A typical colon surgery used to remove colon cancer is called an abdominoperineal (AP) resection, which is removal of the lower colon and rectum. That is, the lower part of the bowel is removed, plus the ‘tube’ faeces exits the body from, which can include parts of the vaginal canal. The AP resection process involves the creation of a colostomy so that stool can leave the body safely, with a colostomy bag.

The AP resection and colon surgery in younger women

Just the colon or rectum may be removed, however sometimes the uterus, ovaries and sometimes the back wall of the vagina must also be removed. A vaginoplasty may then be performed to repair the vaginal canal with skin grafts or skin and muscle.

Sex after colon surgery

The nerves are not damaged in the vagina or vulva during an AP resection, so sexual feeling is retained and orgasm is entirely possible. Vaginal dryness can be a problem after colon surgery, particularly when the ovaries have been removed, since oestrogen is responsible for a large portion of vaginal moisture. Lube and vaginal moisturisers can really help, as can oestrogen cream. Talk to your doctor.

Some sexual positions can be really uncomfortable or cause pain on penetration after colon surgery. There is scarring down to the tailbone, on the vaginal canal tissue, which can cause discomfort, so positions for each couple will need to be experimented with.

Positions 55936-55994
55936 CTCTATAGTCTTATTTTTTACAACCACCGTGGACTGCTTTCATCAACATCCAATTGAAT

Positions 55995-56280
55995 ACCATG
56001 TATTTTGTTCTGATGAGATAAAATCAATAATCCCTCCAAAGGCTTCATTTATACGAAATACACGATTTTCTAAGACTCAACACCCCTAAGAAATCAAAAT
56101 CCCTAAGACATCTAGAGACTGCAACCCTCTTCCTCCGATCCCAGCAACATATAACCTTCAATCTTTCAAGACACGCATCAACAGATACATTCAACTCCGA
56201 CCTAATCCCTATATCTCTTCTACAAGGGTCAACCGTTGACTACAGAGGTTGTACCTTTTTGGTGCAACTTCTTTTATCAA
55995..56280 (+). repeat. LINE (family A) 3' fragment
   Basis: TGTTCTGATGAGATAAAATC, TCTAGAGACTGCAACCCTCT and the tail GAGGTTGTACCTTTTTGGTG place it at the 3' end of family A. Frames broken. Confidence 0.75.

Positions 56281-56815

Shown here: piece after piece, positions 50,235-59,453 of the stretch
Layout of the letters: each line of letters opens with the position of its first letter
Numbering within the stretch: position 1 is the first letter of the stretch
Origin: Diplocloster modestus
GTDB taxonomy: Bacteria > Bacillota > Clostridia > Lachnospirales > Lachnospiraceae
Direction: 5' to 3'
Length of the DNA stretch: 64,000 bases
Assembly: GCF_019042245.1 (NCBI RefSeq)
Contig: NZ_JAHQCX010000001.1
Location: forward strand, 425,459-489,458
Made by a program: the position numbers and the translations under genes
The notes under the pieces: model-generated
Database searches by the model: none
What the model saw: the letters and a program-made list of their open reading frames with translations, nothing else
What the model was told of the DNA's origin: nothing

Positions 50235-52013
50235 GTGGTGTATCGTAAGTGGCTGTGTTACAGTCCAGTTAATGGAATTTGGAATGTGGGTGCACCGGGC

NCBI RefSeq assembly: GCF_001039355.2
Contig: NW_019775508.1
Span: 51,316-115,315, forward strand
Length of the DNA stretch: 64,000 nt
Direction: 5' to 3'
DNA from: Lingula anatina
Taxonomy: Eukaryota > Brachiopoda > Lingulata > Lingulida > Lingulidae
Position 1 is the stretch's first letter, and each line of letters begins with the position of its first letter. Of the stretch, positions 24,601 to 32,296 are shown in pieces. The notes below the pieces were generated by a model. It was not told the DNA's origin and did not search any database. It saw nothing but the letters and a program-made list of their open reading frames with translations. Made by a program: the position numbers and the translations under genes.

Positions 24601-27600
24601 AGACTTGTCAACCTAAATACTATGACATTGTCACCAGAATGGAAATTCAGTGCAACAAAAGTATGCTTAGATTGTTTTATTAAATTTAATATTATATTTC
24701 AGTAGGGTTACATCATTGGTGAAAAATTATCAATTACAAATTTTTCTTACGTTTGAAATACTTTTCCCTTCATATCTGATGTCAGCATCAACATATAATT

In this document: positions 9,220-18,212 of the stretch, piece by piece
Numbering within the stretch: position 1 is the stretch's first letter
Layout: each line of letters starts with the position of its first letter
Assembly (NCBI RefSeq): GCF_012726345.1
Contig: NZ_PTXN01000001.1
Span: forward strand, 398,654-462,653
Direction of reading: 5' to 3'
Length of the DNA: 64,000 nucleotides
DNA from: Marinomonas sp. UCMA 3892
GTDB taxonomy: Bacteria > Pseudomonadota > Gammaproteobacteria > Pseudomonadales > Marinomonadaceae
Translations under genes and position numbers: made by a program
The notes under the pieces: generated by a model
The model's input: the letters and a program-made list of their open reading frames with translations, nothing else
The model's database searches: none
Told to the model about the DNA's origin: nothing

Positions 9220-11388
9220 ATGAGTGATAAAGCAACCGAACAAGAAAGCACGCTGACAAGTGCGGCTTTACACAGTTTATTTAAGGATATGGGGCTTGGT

Ostomy bags during sex need to be managed, and this may involve certain positions being most comfortable, keeping the bag out of sight with clothing, and being careful, at least at first. Learn more about sex with an ostomy

Confidence

There is often a loss of sexual confidence after pelvic surgery, since our most intimate parts are cut out, irradiated, poisoned and reshaped. It takes some getting used to the new you, and the interim can be emotionally very difficult. This can affect your sex life in negative ways.

Having an understanding, kind and loving partner is one part of the solution, since being loved no matter what helps us regain confidence. The anatomy may not function like it used to, but an AP resection doesn’t mean no sex, interruptions to sexual function, and besides the ostomy and possibly some discomfort, nothing untoward should occur.

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Jessica Lloyd - Naturopathic Practitioner, BHSc(N)

Jessica Lloyd - Naturopathic Practitioner, BHSc(N)

Jessica is a degree-qualified naturopath (BHSc) specialising in vulvovaginal health and disease, based in Melbourne, Australia.

Jessica is the owner and lead naturopath of My Vagina, and is a member of the:

  • International Society for the Study of Vulvovaginal Disease (ISSVD)
  • International Society for the Study of Women's Sexual Health (ISSWSH)
  • National Vulvodynia Association (NVA) Australia
  • New Zealand Vulvovaginal Society (ANZVS)
  • Australian Traditional Medicine Society (ATMS)
Read more about Jessica and My Vagina's origin story.